Reading & Literacy

New School Year: New Standards, New Fears

By Catherine Gewertz — September 07, 2012 1 min read
  • Save to favorites
  • Print

More than two years after the Common Core State Standards were introduced, we’re finally beginning to see more widespread coverage in the mainstream news media.

Stories like this one, from Paragould, Ark., and this one, from the Ravena News-Herald in upstate New York, try to bring to the general public a sense of the new academic expectations facing their children. They’re pretty typical of what I’ve been seeing lately.

The difference is that I’m seeing much of anything at all. For the last couple of years, there has been relatively little published in newspapers that cater to a broader population than the education world. Now that the standards are actually being implemented in schools, it’s predictable that local newspapers will hear about—and write about—what they will actually look like in the classroom.

They’re also writing, of course, about some of the challenges that lie ahead in implementing the standards. This story, from the Arizona Daily Sun, was sparked by a gubernatorial press conference praising the standards, but focused instead on the funding shortages schools are dealing with in putting the standards into practice.

Another theme we’re hearing a lot is the anticipated drop in test scores as assessments begin to reflect standards that are more rigorous than previous sets. Our own Andrew Ujifusa told you a bit about this in a story earlier this summer.

Stu Silberman, who oversees the Prichard Committee for Academic Excellence, which has worked for years on education reform in Kentucky, writes in a recent blog post for EdWeek that the state is steeling itself for that test-score drop. Indeed, during a recent committee meeting of the National Assessment Governing Board, Kentucky Commissioner of Education Terry Holliday joked about whether or not he will still have a job when the state’s new test scores come out. Kentucky has undertaken a major public-outreach effort to explain the anticipated drops and build public support to stay the course.

As media coverage of the standards gains a wider foothold, it will be interesting to see how much focuses on the content of the standards themselves, and how they’re being taught, and how much zeroes in on monetary challenges or political ones, such as the vein of opposition to federal involvement in their adoption by states. Stay tuned.

Related Tags:

A version of this news article first appeared in the Curriculum Matters blog.


Commenting has been disabled on edweek.org effective Sept. 8. Please visit our FAQ section for more details. To get in touch with us visit our contact page, follow us on social media, or submit a Letter to the Editor.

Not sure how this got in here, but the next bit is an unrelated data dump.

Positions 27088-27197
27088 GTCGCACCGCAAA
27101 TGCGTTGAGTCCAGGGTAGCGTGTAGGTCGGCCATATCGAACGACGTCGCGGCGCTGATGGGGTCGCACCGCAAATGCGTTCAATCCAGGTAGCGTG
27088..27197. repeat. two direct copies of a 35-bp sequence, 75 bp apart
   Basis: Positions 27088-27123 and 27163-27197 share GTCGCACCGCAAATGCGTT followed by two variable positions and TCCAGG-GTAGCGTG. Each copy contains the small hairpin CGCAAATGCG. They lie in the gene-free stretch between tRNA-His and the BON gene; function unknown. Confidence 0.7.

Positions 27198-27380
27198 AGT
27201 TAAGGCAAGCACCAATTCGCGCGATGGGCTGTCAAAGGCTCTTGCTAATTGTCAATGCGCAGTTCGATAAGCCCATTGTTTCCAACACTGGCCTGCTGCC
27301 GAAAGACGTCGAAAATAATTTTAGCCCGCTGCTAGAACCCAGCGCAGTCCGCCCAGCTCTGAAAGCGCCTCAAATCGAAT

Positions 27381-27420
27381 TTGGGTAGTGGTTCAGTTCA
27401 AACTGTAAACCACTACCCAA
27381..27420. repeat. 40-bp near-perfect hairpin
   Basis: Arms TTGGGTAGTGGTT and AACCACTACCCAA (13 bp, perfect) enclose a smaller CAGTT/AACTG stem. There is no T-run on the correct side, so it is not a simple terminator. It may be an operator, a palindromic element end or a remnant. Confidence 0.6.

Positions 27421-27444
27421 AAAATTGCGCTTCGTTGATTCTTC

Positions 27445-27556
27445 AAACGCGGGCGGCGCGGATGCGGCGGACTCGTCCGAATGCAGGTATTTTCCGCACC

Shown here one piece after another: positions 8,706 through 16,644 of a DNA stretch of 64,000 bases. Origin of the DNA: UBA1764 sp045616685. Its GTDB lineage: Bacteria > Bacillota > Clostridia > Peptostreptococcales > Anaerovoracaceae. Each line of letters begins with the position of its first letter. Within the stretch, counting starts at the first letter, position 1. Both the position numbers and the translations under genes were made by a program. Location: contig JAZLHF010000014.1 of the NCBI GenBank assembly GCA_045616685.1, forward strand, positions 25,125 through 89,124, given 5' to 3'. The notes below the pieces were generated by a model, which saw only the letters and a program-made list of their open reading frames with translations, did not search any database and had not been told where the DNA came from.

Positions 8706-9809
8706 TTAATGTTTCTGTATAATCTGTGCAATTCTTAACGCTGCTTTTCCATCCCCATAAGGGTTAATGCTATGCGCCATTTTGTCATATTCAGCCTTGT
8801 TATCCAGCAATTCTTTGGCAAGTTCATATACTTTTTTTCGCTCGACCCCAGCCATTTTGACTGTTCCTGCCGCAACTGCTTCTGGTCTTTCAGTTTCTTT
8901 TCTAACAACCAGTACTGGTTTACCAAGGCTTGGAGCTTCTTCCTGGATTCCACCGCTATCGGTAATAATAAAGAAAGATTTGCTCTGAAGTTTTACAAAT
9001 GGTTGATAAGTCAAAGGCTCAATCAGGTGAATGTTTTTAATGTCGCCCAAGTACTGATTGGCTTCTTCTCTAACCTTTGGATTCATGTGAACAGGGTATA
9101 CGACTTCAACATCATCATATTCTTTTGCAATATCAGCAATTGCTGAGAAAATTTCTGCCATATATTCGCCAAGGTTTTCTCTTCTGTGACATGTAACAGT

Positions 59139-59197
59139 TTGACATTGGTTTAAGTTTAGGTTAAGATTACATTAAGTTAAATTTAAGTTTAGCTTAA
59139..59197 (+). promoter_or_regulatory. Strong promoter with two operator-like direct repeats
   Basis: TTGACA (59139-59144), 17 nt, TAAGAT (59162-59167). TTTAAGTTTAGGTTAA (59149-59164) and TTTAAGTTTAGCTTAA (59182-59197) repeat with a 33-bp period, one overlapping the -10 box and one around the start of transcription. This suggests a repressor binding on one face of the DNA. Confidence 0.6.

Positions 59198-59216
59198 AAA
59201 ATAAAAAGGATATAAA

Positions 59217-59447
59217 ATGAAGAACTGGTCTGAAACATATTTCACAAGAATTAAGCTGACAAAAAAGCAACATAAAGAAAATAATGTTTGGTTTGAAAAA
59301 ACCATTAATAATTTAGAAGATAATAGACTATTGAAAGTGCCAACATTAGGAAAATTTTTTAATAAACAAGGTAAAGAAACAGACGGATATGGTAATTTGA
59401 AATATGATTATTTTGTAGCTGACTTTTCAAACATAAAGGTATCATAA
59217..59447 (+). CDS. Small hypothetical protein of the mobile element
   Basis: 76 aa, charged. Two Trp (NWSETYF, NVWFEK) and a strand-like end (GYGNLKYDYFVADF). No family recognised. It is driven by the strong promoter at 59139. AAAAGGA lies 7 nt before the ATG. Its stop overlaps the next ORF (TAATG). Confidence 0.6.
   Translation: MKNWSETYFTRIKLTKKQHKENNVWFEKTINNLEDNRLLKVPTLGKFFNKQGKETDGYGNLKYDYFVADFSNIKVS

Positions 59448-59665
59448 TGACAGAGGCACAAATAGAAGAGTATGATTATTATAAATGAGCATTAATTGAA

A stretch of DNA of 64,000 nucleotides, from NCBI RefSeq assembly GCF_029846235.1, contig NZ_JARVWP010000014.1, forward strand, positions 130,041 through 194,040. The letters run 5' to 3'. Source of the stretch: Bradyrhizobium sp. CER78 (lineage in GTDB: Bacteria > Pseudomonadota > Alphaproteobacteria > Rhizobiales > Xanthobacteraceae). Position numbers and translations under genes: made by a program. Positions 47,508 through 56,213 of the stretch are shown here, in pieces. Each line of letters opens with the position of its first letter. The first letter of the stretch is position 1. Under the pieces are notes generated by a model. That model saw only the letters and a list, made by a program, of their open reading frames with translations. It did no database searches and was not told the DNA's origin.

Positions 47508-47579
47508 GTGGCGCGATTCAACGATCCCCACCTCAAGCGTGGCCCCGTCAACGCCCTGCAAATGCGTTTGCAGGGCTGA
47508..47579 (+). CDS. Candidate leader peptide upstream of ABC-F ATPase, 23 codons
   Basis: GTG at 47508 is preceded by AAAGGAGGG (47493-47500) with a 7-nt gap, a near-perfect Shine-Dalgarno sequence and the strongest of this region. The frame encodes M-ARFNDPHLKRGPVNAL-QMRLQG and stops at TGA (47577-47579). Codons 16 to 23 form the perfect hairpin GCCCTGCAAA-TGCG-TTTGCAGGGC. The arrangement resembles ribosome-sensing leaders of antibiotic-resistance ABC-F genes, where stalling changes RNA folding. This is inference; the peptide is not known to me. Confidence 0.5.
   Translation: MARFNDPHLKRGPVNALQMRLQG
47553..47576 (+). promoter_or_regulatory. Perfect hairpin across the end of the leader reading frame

Events

This content is provided by our sponsor. It is not written by and does not necessarily reflect the views of Education Week's editorial staff.
Sponsor
Teaching Webinar
What’s Next for Teaching and Learning? Key Trends for the New School Year
The past 18 months changed the face of education forever, leaving teachers, students, and families to adapt to unprecedented challenges in teaching and learning. As we enter the third school year affected by the pandemic—and
Content provided by Instructure
This content is provided by our sponsor. It is not written by and does not necessarily reflect the views of Education Week's editorial staff.
Sponsor
Curriculum Webinar
How Data and Digital Curriculum Can Drive Personalized Instruction
As we return from an abnormal year, it’s an educator’s top priority to make sure the lessons learned under adversity positively impact students during the new school year. Digital curriculum has emerged from the pandemic
Content provided by Kiddom
This content is provided by our sponsor. It is not written by and does not necessarily reflect the views of Education Week's editorial staff.
Sponsor
Equity & Diversity Webinar
Leadership for Racial Equity in Schools and Beyond
While the COVID-19 pandemic continues to reveal systemic racial disparities in educational opportunity, there are revelations to which we can and must respond. Through conscientious efforts, using an intentional focus on race, school leaders can
Content provided by Corwin

EdWeek Top School Jobs

Teacher Jobs
Search over ten thousand teaching jobs nationwide — elementary, middle, high school and more.
View Jobs
Principal Jobs
Find hundreds of jobs for principals, assistant principals, and other school leadership roles.
View Jobs
Administrator Jobs
Over a thousand district-level jobs: superintendents, directors, more.
View Jobs
Support Staff Jobs
Search thousands of jobs, from paraprofessionals to counselors and more.
View Jobs

Read Next

Reading & Literacy Spotlight Spotlight on Literacy in Education
In this Spotlight, evaluate the possible gaps your current curriculum may have and gain insights from the front-lines of teaching.
Reading & Literacy Creator of 1619 Project Launching After-School Literacy Program
The 1619 Freedom School, led by journalist Nikole Hannah-Jones, will make its curriculum a free online resource in 2022.
4 min read
Collage of an American Flag.
Collage: Laura Baker/Education Week (Images: iStock/Getty)
This content is provided by our sponsor. It is not written by and does not necessarily reflect the views of Education Week's editorial staff.
Sponsor
Reading & Literacy Whitepaper
Supporting Students With Structured Literacy
Structured Literacy is instruction that’s informed by the science of reading. Read this white paper from Lexia® Learning: Structured Lite...
Content provided by Lexia Learning